• Don’t bother with the software that comes with your external hard drive. Most hard drive manufacturers include applications that are designed to help you use your drive. These applications aren’t required; in fact, your computer’s operating system will do a better job of interacting with your drive. Your hard drive will likely include software setup files on the drive itself, but those can be safely deleted.
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Did you know?
Most external hard drives connect to your computer by USB cables. Check to see if your USB slots are the USB 2.0 standard or the newer USB 3.0, which transfer data much faster than USB 2.0 ports.
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Before you buy a specific external hard drive, check that your computer has the necessary available ports. Some hard drives require multiple USB ports, and you may already have other peripherals taking up your computer’s existing ones.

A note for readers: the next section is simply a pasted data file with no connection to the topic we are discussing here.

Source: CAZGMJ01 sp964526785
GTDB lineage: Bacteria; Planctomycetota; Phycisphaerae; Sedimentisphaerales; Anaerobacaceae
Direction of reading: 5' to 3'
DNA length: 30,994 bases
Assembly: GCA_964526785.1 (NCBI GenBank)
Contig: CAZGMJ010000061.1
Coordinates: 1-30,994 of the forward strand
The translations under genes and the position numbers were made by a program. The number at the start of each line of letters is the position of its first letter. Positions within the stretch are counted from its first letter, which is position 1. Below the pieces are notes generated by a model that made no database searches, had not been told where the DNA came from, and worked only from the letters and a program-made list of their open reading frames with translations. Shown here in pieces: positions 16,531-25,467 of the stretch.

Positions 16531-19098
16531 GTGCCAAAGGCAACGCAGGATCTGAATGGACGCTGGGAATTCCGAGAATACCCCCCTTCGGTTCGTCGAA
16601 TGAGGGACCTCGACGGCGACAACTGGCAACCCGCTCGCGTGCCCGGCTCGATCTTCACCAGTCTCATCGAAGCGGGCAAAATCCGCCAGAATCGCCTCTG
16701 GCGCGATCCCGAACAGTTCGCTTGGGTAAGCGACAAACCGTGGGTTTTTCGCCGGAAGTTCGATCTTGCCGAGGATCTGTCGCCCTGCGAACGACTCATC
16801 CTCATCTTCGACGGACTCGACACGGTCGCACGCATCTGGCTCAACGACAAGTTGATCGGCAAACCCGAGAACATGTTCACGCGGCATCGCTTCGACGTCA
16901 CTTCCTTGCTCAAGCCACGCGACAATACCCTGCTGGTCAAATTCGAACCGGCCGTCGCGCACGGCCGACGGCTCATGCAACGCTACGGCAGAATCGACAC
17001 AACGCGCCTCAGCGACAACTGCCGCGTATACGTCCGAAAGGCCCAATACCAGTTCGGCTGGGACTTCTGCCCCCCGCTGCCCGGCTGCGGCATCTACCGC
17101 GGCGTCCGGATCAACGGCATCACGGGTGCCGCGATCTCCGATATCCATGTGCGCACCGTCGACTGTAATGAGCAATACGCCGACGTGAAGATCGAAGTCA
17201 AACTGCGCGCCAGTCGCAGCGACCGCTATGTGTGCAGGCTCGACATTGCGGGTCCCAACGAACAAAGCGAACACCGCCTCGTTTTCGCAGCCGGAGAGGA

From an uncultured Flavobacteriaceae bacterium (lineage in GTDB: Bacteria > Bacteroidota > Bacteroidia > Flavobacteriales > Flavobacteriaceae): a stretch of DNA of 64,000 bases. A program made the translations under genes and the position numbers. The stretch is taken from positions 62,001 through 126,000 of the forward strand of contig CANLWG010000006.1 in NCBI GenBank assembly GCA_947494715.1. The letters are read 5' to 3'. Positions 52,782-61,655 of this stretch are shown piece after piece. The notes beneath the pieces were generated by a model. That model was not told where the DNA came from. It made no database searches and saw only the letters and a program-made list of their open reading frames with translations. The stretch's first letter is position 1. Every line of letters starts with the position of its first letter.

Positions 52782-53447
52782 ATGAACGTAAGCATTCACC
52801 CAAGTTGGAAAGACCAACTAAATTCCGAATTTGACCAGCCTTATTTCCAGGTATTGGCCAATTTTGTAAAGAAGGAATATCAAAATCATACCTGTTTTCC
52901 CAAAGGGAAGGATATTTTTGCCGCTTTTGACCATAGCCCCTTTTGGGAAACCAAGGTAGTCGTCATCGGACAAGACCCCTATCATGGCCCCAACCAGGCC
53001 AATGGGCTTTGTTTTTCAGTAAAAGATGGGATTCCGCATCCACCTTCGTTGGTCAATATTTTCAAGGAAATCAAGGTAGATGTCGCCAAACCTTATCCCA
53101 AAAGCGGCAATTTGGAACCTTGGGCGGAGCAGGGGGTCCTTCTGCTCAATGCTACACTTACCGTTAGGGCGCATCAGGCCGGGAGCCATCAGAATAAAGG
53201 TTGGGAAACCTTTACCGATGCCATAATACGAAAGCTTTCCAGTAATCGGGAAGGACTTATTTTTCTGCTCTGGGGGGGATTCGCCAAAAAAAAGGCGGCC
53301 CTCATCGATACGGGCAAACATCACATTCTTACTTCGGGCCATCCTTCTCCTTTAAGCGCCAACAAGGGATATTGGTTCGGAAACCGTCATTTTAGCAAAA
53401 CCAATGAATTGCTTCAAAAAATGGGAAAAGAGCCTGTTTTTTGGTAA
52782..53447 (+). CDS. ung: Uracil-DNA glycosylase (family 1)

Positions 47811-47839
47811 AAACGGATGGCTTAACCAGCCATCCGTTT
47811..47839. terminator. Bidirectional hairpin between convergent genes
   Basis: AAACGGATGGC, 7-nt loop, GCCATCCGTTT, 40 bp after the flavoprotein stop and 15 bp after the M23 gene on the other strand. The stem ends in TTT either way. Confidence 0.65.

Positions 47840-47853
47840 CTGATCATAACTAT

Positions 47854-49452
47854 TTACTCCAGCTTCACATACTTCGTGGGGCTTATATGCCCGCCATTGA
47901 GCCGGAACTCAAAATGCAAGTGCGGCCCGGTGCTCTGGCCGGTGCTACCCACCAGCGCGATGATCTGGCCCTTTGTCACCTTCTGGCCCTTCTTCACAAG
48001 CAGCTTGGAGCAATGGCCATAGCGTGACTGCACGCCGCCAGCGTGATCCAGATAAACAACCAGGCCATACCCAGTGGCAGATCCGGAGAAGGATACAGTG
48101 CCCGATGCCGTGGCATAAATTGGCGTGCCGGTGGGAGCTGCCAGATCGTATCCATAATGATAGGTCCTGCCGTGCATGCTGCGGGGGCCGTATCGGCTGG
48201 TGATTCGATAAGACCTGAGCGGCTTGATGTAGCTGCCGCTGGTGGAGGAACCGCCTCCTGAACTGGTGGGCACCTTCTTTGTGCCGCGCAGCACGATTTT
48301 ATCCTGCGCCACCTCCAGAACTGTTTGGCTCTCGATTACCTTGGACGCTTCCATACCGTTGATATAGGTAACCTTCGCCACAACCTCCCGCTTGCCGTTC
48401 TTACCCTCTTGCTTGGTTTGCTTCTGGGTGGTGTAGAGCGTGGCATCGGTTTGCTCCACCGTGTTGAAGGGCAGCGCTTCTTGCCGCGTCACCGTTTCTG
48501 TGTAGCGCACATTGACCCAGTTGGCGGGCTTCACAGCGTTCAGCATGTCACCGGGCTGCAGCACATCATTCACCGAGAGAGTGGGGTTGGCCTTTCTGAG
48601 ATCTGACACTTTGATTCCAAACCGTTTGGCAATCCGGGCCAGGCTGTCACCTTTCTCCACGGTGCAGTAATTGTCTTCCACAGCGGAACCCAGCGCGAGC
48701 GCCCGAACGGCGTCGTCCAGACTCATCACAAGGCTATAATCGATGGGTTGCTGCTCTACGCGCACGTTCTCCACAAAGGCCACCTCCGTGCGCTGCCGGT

Q. Will most external hard drives work with my Mac?
Yes. External hard drives typically come in OS-agnostic formats, so you can plug them into any computer and start using them right away. In some rare occasions, you may find an external drive that comes in a Windows-only format, but you can use your Mac’s Disk Utility software to reformat the drive to a compatible format. (If you do reformat your drive, do so with caution because the process will completely delete any data saved on it.)

Q. Are external hard drives noisy?
Some of them are, but it’s rare. Most external hard drives operate silently, but some models, particularly those that have multiple physical drives inside and are made to plug into the wall, have built-in fans to keep them from overheating. Fans like these aren’t typically very loud, but they’re persistent, leading some users to prefer fanless models.

Q. Why do some external hard drives use two USB ports to connect to a computer while others just use one?
Some external hard drives plug into the wall with an AC adapter to get power, while others can receive a charge over USB. If you find an external hard drive that requires two USB ports, that means one of the connections is used to transfer data while the other transfers power.